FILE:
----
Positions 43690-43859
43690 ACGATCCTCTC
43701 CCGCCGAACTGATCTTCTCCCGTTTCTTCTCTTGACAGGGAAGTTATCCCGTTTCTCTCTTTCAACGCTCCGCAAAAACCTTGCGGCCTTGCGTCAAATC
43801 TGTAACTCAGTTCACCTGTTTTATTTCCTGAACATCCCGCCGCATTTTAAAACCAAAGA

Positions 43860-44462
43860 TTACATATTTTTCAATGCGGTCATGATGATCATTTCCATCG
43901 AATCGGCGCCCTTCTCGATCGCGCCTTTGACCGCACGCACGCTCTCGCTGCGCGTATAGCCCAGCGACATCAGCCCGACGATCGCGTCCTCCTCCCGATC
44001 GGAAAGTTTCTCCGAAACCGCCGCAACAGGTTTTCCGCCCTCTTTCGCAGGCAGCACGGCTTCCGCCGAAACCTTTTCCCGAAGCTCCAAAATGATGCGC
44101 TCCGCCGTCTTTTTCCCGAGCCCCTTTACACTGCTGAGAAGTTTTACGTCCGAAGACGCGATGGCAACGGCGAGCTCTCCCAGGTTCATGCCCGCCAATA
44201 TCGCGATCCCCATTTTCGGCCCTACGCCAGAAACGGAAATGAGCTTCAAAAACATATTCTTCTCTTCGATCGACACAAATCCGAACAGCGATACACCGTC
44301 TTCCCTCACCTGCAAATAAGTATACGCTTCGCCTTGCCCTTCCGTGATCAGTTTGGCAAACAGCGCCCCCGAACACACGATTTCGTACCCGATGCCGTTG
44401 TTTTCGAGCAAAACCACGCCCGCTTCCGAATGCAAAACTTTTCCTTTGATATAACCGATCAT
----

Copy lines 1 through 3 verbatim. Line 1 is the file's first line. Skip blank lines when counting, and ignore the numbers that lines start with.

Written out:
Positions 43690-43859
43690 ACGATCCTCTC
43701 CCGCCGAACTGATCTTCTCCCGTTTCTTCTCTTGACAGGGAAGTTATCCCGTTTCTCTCTTTCAACGCTCCGCAAAAACCTTGCGGCCTTGCGTCAAATC